Health and Safety Executive investigating asbestos release in Parliament
The Health and Safety Executive is investigating an asbestos release in Parliament which could have affected as many as 117 members of staff. At a meeting of the Public Accounts Committee (PAC) considering the Restoration and Renewal of the Palace of Westminster, Dr John Benger, the clerk of the Commons, confirmed the Executive was investigating the release, which occurred between 23 and 27 October in Speaker’s House but was not noticed until 19 November.
Meg Hillier, the committee chair, accused House authorities and contractors of “dancing on a pin head” instead of taking responsibility for the release.
The release took place in the bedrooms of the Speaker’s residential accommodation, which is currently not inhabited by Sir Lindsay Hoyle while ongoing fire safety work takes place. The site was closed immediately upon discovery of the asbestos, and Dr Benger says he was first told about an incident release potentially affecting three staff on 10 December. However, the Executive was not formally notified until 10 February, and all 81 contractor staff and 36 House staff who may have been exposed were not told until 17 February.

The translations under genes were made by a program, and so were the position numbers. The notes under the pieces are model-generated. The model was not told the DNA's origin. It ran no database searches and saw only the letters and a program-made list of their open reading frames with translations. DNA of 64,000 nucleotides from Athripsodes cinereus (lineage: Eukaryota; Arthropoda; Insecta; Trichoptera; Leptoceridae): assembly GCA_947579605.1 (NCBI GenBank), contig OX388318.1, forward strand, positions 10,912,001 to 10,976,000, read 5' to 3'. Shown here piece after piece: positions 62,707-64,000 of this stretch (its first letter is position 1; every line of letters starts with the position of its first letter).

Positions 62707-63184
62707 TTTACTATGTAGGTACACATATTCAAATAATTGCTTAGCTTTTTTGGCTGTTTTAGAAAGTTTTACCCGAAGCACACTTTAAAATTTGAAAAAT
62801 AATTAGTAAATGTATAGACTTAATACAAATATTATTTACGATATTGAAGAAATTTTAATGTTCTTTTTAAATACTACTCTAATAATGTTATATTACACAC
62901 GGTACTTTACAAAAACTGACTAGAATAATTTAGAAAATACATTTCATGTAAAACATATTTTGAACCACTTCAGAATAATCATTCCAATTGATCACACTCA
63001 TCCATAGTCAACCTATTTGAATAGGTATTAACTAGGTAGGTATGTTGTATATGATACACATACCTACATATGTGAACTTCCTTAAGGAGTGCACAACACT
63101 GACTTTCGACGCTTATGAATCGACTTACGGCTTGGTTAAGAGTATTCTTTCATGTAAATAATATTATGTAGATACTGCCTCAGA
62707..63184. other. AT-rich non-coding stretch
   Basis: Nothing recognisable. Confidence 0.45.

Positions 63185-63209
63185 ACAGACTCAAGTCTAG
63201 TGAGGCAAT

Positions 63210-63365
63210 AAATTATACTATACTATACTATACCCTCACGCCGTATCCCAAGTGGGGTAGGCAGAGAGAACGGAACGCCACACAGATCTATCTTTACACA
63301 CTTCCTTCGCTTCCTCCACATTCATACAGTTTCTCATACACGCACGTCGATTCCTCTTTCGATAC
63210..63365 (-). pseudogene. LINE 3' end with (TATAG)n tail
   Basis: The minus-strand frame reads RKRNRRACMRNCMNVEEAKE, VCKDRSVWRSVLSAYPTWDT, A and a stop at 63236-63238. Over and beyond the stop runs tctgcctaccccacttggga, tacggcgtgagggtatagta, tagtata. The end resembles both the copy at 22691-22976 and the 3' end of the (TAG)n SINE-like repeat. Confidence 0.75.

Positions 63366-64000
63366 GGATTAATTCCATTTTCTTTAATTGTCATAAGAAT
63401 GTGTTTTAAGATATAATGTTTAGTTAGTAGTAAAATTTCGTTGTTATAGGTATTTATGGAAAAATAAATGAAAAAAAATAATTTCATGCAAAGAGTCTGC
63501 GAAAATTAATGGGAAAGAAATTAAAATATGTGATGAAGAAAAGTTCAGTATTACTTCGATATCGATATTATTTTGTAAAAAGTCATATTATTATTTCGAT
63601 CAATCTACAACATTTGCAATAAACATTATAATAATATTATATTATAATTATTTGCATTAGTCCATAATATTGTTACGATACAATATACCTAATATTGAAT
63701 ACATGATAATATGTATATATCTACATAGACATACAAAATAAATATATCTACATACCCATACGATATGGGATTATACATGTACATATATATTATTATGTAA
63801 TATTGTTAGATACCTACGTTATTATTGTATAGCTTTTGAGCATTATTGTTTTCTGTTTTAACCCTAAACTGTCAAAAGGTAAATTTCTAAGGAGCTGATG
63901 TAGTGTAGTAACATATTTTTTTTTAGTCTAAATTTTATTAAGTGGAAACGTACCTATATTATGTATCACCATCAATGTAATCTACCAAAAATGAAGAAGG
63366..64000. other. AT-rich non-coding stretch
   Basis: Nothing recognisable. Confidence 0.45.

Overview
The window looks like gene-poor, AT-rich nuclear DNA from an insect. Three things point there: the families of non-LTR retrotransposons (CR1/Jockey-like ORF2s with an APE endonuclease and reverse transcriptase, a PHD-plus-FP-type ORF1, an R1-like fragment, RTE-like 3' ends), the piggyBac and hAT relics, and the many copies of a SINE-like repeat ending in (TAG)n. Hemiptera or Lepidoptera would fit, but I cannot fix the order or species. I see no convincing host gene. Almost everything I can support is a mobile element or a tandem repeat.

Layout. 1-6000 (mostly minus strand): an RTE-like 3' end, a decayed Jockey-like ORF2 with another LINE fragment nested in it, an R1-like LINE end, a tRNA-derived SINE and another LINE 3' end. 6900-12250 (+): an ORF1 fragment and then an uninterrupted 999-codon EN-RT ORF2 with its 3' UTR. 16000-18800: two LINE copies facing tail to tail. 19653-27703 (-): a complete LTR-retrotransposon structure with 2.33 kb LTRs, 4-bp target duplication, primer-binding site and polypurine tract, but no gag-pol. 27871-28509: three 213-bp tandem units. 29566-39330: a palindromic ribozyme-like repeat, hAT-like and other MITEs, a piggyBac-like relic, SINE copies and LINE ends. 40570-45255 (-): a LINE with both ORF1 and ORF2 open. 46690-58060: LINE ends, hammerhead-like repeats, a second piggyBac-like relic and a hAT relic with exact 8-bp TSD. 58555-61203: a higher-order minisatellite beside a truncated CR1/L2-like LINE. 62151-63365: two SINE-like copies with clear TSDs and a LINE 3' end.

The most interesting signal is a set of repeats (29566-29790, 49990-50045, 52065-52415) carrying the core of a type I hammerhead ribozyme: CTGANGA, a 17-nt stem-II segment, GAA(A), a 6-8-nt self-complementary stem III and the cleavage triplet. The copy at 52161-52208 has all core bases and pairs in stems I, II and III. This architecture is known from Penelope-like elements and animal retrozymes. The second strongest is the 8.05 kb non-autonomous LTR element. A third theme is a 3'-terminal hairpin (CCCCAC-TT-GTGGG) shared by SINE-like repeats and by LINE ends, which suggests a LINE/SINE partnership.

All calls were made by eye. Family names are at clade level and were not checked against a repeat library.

Dr Benger said: “There are definitely lessons to be learned… I’m not for a minute saying that this is a defensible position… This shouldn’t have happened.”
The revelation comes as the Restoration and Renewal Programme faces questions over its future. Benger told the PAC that the House of Commons Chamber would need to be decanted for a significant period for necessary work to take place.